In general staples in the make up of old school sales training was and in some cases still is: Product knowledge, fielding sales calls in a friendly way yet creating urgency, learning the ability to overcome client objections and of course do not forget the all-important methods of upselling.
All those elements of selling are still important in general yet “soft skills” such as active listening, handling conflict, and above all removing the emphasis from selling a product or service to selling an enhanced lifestyle or life experience has become the new frontier for the sales game.
The Leadership skill of Influencing people increasingly trumps “hard selling techniques” as people enjoy the feeling that they are forced into buying a certain product less and less. The “parrot method” of drilling sales scripts into the salesforce of the company is slowly but surely becoming obsolete as people want to feel that they are being cared about and considered within the sales process as individuals. “Caring for the other person is the only leverage in any conversation”, Gary Vaynerchuk says.
The above theory calls for a balance between Sales Leaders whom inspires their sales teams to create a personal, professional, and vibrant environment for their customers wherein which they are highly motivated to buy, and Sales managers whom monitor the key sales metrics and checks that sales procedures are being followed. In the modern world both Sales Leadership and management are needed at each end of the balancing scale.
Still, to this day an unfortunate large proportion of sales people are like lambs put to the slaughter, within some situations, as the only weapon taught to them is product knowledge and wearing a smile and then suddenly a very unhappy customer unleashes their anger upon them, and now the poor sales person has no knowledge in terms of how to deal with conflict, generally speaking. How to cope with and overcome conflict and other negotiation skills has become paramount in sustaining very good client relations.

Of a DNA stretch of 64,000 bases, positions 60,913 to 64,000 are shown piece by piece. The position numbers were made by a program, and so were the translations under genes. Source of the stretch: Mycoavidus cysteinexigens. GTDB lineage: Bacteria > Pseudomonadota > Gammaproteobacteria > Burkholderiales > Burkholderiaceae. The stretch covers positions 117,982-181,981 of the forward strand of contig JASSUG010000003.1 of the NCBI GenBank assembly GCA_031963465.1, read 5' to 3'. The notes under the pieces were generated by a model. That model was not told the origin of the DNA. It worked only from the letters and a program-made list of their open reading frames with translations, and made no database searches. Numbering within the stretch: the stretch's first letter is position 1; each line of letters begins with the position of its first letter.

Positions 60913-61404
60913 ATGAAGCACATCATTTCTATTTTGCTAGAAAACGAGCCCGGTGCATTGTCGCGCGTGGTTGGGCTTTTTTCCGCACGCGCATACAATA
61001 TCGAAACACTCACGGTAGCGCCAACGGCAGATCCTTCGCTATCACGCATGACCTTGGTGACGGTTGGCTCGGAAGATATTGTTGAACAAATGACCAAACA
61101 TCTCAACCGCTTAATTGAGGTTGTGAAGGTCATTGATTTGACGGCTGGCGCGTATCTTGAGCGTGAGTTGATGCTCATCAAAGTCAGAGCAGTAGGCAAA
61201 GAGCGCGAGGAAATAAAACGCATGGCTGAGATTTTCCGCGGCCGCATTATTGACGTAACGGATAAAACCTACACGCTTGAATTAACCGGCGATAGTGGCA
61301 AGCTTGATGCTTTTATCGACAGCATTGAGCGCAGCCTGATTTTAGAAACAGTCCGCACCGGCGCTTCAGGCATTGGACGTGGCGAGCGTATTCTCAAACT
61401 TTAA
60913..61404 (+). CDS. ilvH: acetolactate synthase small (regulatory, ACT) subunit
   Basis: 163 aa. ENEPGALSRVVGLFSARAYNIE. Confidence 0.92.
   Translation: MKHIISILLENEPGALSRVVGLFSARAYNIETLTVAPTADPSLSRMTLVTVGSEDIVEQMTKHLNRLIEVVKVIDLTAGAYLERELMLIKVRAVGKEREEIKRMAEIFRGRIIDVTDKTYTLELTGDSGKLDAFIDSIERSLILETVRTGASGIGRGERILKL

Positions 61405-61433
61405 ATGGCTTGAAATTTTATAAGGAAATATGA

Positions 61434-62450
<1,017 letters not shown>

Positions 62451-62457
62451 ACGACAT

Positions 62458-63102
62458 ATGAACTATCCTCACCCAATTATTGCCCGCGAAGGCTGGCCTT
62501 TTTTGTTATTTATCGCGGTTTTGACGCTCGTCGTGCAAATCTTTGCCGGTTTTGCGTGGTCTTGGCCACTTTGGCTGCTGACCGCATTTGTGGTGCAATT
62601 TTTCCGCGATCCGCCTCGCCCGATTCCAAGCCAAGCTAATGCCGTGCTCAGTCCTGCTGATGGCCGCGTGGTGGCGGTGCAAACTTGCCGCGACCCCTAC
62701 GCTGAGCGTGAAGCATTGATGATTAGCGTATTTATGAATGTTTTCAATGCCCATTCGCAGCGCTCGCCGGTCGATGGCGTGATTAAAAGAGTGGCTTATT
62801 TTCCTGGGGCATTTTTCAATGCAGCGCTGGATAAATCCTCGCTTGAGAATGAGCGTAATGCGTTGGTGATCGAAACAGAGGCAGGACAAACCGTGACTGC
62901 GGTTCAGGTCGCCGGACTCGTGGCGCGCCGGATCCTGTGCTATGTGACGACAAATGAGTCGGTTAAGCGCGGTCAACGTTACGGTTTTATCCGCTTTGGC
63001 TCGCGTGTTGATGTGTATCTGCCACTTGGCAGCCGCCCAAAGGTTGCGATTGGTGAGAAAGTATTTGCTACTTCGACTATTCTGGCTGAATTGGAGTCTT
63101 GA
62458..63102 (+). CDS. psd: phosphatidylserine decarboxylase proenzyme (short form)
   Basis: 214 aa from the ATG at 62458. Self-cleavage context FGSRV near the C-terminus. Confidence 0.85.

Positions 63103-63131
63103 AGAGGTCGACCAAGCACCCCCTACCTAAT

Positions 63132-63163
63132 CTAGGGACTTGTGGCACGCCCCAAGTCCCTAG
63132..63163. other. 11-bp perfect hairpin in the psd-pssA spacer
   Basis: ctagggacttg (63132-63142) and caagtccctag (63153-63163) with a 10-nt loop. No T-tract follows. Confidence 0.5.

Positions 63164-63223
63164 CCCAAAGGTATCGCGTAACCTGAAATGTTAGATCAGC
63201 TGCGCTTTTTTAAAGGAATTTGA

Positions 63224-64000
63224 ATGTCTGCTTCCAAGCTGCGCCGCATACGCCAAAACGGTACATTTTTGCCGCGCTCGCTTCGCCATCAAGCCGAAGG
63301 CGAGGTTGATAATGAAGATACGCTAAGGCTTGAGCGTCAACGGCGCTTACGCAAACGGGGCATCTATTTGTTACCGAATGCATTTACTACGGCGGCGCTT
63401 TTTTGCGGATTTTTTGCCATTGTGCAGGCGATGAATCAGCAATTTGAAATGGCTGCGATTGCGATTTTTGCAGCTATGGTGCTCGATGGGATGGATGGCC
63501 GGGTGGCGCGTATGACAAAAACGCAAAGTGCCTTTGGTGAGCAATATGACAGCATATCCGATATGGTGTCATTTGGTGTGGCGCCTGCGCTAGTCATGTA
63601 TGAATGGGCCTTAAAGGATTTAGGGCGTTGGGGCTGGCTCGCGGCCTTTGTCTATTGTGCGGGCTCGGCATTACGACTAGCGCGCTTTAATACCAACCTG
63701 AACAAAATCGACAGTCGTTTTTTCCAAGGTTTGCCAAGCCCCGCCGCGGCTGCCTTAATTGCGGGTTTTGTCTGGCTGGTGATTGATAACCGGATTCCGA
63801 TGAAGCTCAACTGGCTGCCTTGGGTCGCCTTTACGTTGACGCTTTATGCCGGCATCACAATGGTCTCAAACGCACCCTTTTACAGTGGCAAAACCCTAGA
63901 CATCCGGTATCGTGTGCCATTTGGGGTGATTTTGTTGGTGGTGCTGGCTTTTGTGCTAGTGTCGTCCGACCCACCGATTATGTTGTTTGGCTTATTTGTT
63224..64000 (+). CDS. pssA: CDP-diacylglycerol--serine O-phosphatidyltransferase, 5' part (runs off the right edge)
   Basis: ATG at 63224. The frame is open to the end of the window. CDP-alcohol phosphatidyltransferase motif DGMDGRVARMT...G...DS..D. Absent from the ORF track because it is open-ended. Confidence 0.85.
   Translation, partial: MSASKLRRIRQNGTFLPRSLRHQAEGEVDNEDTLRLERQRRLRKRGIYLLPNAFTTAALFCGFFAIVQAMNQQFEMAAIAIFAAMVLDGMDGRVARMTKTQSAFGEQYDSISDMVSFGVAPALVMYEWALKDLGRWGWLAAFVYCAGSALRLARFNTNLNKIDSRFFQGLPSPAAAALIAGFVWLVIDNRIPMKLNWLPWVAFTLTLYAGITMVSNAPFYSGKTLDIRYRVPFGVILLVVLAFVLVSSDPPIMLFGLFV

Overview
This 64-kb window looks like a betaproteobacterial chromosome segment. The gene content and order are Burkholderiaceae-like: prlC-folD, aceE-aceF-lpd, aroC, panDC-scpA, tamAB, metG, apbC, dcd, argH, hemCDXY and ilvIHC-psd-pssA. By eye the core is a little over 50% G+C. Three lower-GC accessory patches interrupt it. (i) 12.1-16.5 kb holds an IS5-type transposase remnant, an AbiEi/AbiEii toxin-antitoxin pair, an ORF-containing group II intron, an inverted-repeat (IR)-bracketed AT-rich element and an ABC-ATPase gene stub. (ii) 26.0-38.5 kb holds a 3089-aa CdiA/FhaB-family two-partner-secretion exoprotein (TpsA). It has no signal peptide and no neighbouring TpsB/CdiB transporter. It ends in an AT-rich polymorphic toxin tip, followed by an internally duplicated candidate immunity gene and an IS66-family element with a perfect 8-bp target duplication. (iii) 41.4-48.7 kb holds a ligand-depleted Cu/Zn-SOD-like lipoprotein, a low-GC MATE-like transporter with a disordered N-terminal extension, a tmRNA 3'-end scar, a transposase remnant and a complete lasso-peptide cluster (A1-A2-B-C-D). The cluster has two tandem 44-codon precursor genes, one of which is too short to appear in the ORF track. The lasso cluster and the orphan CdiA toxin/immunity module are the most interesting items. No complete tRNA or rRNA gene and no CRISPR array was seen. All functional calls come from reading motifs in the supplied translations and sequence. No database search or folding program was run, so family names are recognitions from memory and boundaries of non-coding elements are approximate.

Ethical Leadership is also strongly put forward as a necessary component of any sales training or course through this article. Sales techniques filtered through the companies Vision, mission statement and value system to test its validity and alignment to the companies’ culture can be increasingly effective as opposed to simply applying generic methods of selling which is not always aligned to the company ethos. A high level of ethics amongst Sales Leaders can ensure that after sales promises are kept and that the product sold is in effect as good as propagated by the sales person.
When a servant leadership culture is prevalent within your company it goes a long way to ensure that your sales people create a caring and positive experience complimented by an enhanced after sales service. Servant Leadership within a sales context is to put the customers’ and teams’ purpose above the individual team members purpose and that by itself is a potential multiplier of sales performance.
A highly important factor within the context of sales performance is the sales Leaders’ ability to formulate the right questions to be asked of the client in order to create a very pleasant experience. Statements in general can be quite dangerous as it is normally viewed as final and very hard to take back once communicated. Questions on the other hand requires an answer and when posed in a caring way can quickly establish rapport with a client.
Subtle nuances picked up by the Sales Leader through asking the right questions can greatly assist in creating positive client engagement. A practical example would be to refrain from the very obvious question of: how are you? People are so used to being asked this question that they are not likely to give you a very open and honest answer and will be likely to provide you with very generic answers such as, “Fine thank you, “Well thanks and you”, and so forth.
By very simply changing the question to: “How are you feeling today? “, the very perceptive Sales Leader can relatively easily pick up on the client’s emotional state and adjust the conversation from there in order to create rapport.
In Summary, this writing actually asks one question to all CEOs’ and/or boards that must take their companies forward towards a desired future state: Do you want sales people and managers whom are likely to maintain the status quo, or do you seek Sales Leaders whom will challenge the status quo and will always be willing to ask more of themselves in terms of increased skill levels and performance?